“Generally, by the time you are Real, most of your hair has been loved off, and your eyes drop out, and you get loose in your joints and very shabby. But these things don’t matter at all, because once you are Real, you can’t be ugly, except to people who don’t understand. “
(The Skin Horse speaking to the Velveteen Rabbit, in The Velveteen Rabbit, By Margery Williams, 1922)
We All Are More Than Our Scars
I used to think of scars as something ugly, as something to be ashamed of. I used to hide them, cover them up like it would somehow make me feel whole again. Not sure why I used to do this; I think I wanted to be “perfect” or to at least seem “perfect.”
Beauty is Pain
Later in life, I learned that scars are proof that we have lived, battled, experienced life, and survived. They are evidence that our bodies were strong enough to overcome injury. In my life, I have discovered the beauty of scars and the strength in how we heal from physical or emotional pain.
There is always residual scaring left behind, and those warrior marks should be praised. Our scars tell stories. Sometimes the stories are of life-threatening catastrophes that make us cringe at the very thought, but in hindsight, they’re just visual footnotes to the ordinary and bloody roadways of life.
Learning Through the Pain
My own scars have led me to this point in my life; they remind me of the unexpected journeys my body has taken and how strong I am. Through the suffering, the pain, and the uneasiness, I learned and found what it means to be happy, whole, and healed.
Though I have always known this, it never truly hit home until I woke up one morning amidst a battle for my life, coaching myself to love me again, and to accept the new me.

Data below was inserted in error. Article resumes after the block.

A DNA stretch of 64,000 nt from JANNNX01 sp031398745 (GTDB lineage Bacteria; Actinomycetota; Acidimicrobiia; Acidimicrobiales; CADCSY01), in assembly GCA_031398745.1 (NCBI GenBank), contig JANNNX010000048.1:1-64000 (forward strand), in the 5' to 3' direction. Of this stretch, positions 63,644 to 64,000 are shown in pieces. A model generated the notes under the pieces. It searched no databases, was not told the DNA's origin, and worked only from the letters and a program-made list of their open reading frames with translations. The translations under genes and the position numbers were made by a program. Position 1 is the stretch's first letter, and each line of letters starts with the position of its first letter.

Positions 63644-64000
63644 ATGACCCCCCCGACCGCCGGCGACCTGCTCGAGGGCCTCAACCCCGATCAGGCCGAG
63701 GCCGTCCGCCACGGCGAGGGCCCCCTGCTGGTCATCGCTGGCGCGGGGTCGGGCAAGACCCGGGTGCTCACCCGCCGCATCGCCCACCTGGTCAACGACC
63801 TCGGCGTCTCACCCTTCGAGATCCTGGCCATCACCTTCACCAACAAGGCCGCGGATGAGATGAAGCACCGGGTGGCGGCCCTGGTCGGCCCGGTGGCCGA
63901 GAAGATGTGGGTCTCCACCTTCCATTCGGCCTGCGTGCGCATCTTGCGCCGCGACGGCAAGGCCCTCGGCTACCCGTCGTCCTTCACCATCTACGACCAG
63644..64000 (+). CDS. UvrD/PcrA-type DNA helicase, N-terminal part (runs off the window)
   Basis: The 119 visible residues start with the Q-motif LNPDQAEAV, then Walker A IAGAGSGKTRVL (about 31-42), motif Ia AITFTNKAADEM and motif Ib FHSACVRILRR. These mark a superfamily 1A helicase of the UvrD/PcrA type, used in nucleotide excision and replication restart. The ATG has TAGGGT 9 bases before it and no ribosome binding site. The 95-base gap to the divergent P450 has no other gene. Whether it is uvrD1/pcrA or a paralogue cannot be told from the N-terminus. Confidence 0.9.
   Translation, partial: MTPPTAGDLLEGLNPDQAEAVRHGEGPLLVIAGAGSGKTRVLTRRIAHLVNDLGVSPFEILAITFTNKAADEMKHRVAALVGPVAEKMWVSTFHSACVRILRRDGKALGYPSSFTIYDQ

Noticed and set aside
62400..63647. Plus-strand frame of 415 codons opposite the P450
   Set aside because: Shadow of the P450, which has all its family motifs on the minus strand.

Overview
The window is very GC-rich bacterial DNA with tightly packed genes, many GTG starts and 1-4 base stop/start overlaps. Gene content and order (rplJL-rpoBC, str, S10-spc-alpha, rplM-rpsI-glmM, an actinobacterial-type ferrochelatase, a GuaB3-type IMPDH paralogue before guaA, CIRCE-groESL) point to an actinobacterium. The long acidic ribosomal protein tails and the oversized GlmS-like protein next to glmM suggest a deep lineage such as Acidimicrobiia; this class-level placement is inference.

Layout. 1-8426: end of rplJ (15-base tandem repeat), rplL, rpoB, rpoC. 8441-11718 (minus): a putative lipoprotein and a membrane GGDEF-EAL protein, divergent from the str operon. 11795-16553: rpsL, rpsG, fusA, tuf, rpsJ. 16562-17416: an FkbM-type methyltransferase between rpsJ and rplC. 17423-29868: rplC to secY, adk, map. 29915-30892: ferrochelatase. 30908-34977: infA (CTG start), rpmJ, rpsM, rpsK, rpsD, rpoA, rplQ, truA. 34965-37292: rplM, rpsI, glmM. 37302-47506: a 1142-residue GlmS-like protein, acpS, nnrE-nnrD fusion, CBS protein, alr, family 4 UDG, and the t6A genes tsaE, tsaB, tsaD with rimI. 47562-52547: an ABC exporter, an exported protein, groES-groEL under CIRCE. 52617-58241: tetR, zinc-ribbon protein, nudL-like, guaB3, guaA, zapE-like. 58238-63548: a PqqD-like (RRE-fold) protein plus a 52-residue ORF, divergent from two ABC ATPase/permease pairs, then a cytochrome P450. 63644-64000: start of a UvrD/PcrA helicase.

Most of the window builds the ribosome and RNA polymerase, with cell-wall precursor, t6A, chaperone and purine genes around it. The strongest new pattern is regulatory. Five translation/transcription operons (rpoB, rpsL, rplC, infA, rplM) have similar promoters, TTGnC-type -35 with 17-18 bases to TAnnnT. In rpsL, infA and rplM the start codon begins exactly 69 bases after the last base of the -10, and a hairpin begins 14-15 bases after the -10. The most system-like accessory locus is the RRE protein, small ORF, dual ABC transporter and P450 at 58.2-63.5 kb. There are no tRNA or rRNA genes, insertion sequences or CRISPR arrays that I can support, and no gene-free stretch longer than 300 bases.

I grew up with frequent visits to the hospital. Most of my hospital visits came from basketball—broken nose and thumb, pulled muscles, and once, I had a chunk of my sclera gouged out by accident. I was always getting hurt somehow, but these visits never required significant medical surgery.
So when I would see someone with disfiguring scars or disabilities, I would wonder how they managed to go on with life and be okay. I never understood how someone could be comfortable in his or her skin, looking so different.
Time Allows Reflection
It was not until years later that I would come face-to-face with my own questions, and answering them by living my truth. In 2009, I had my adductor removed due to cancer. I honestly did not know what I was up against and sure as hell never gave a thought to having a disfigured leg.
Something Was Different!
In the days following my surgery, I could see a very noticeable difference in the sizes of my legs. One was normal, and the other was very thin and unhealthy looking. I remember thinking that I had to hide my thin leg, that I had to somehow come up with something that would give me the fullness I was born with.
I had a 2-foot long scar that marched up to my inner thigh, and a massive gap in between my legs now. My left leg was extremely weak and atrophied. I had to learn how to walk again because I had a terrible limp, and when I turned corners, my left leg would swing out uncontrollably.
Learning to Love the New Me
I had to get used to not having a muscle there to keep my left leg in. It took years to love the new me, and even more patience to accept this new version of myself, but I no longer view this long and jagged scar on my leg as a deformity.
Now, it reminds me every day that I have survived, and not everyone is so lucky. We live in a vain society that needs to be pocked, popped, punctured, stretched out – to show us that there is beauty in marks of distinction.
Scars Are Strength
Every scar is a symbol of strength. I am proud of myself and how far I have come. If I could talk to my younger self and answer those ridiculous questions I used to ask in my head, I would tell young Brandi this:
There is no such thing as perfect; as long as we are humans, perfection is a myth.